Collective sexual molesting perpetrated in bus in Morocco



Wed, 23 Aug 2017 - 01:55 GMT


Wed, 23 Aug 2017 - 01:55 GMT

 White ribbon to oppose violence against women- CC via wikimedia commons

White ribbon to oppose violence against women- CC via wikimedia commons

CAIRO – 23 August 2017: Six teenagers in Morocco sexually molested a 24-year-old mentally challenged woman in a public bus, while the other passengers passively watched. A video posted on Sunday went viral on social media and caused outrage.

The suspects, aged 15-17, were arrested on Monday following the release of the video, according to a French statement published by the public transport company M’Dina Bus.

The Moroccan police reported that neither the woman’s family nor the bus driver filed a complaint regarding the incident, which happened on Friday, August 18.

In its statement, M’Dina Bus defended its position of the police accusations regarding why the bus driver did not intervene by saying that the video was too short (less than a minute in length) and that the company cannot confirm whether or not the bus driver had interfered.

Moroccan activists called for a sit-in on August 23 in Rabat to condemn the crime and to call for tougher penalties on violence against women, including sexual violence. Some Moroccan women took to social media, posting: “It’s time to fight for our rights.”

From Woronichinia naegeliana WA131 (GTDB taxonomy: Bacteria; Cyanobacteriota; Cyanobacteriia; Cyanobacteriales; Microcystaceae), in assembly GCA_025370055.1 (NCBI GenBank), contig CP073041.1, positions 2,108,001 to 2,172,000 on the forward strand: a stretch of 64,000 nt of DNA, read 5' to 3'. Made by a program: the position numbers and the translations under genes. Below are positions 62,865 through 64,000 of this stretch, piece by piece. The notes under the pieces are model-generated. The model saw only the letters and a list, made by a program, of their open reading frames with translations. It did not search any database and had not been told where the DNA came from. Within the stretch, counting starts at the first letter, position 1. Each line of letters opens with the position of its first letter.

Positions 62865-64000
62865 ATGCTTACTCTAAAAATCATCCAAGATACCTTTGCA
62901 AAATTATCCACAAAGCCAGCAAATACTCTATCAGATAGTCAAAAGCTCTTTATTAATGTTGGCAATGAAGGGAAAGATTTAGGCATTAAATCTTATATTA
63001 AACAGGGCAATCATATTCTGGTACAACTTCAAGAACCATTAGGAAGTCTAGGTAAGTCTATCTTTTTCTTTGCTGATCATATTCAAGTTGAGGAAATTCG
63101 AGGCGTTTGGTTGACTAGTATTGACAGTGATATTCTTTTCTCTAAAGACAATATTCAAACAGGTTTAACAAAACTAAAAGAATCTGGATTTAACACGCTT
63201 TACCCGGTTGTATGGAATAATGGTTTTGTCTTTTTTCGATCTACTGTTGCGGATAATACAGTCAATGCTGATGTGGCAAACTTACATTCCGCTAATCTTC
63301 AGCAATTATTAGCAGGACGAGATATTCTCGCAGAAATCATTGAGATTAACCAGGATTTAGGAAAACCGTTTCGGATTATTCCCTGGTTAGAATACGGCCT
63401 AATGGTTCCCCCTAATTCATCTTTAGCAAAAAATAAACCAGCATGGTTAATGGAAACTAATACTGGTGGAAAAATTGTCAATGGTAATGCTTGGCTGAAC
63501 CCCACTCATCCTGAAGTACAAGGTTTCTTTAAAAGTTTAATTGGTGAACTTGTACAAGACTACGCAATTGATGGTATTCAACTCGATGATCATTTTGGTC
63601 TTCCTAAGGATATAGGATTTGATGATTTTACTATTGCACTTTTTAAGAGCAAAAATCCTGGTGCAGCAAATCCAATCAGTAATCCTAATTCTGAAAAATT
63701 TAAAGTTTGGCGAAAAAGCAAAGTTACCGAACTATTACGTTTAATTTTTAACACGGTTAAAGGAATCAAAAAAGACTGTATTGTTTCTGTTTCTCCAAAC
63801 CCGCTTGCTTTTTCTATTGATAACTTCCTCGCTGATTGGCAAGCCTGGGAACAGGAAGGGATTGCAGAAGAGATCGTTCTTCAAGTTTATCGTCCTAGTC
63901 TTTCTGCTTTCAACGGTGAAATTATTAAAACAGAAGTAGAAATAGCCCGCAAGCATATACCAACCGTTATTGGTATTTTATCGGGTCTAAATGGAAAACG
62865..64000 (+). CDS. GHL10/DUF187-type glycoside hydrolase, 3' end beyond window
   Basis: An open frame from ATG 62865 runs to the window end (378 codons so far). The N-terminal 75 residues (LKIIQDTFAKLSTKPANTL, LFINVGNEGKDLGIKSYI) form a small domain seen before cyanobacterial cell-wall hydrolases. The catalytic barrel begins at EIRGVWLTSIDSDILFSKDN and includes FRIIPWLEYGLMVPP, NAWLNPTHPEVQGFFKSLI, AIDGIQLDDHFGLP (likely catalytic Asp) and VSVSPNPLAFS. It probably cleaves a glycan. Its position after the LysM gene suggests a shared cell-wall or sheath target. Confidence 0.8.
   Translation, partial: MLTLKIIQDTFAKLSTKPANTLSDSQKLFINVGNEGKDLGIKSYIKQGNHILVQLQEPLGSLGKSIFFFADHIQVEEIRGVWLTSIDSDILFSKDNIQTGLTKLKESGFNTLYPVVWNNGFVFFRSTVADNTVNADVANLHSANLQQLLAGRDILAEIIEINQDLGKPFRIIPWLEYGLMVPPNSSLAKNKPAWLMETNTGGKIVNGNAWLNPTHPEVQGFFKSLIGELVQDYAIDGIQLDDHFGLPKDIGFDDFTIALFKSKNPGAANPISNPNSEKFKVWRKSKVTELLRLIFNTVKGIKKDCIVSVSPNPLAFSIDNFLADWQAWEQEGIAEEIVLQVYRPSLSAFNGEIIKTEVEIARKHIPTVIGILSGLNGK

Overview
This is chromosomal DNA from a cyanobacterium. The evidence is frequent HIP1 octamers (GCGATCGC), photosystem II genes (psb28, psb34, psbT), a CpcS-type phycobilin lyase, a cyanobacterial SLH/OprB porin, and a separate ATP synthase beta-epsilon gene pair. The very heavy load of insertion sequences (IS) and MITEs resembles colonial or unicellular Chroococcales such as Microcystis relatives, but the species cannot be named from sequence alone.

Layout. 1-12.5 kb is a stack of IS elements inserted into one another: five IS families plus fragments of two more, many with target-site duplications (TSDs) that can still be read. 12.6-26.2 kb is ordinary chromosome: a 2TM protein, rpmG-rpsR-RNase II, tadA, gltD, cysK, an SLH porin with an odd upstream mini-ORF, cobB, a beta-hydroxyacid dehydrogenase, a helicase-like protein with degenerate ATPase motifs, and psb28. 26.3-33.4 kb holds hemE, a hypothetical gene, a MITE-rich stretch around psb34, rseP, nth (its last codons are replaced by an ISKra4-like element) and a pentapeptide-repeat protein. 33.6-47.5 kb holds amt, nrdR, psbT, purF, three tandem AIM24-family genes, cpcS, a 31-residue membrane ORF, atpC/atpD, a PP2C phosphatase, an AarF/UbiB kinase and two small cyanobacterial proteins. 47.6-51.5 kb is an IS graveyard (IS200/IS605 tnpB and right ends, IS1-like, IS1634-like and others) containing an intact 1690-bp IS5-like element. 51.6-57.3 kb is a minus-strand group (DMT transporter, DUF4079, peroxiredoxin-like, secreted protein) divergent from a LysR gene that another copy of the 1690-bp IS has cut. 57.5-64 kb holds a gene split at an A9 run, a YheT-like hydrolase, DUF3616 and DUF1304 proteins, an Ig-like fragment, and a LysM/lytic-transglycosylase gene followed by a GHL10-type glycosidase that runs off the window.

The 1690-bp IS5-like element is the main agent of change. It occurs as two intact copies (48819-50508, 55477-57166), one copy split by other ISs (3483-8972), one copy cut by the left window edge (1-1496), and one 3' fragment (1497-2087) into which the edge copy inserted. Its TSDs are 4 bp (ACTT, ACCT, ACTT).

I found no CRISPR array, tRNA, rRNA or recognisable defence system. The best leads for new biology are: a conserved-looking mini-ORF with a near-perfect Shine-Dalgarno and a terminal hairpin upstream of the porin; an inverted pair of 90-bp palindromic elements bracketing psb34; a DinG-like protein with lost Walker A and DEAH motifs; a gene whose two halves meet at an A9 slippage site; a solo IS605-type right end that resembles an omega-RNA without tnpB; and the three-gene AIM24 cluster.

Moreover, Moroccan media outlets reported the incident by titling it ‘Horror in Casablanca’ or ‘Monsters commit an odious crime’.

The incident is not the first of its kind in Morocco. Less than two weeks ago, Moroccan media reported a video showing a group of men following a young woman walking alone in the country's northern city of Tangiers. The video showed a woman panicking, trying to flee from the large group of young men. Furthermore, in 2016, a 16-year-old Moroccan girl committed suicide after being raped by eight men.

In 2014, the parliament in Morocco amended an article in the penal code, which exonerated the rapist if they married the victim.

Violence against women in Morocco has always been a hot topic. Official figures show that two-thirds of Moroccan women have experienced violent attacks, especially in public places where collective harassment and molestation is generally carried out by young people.



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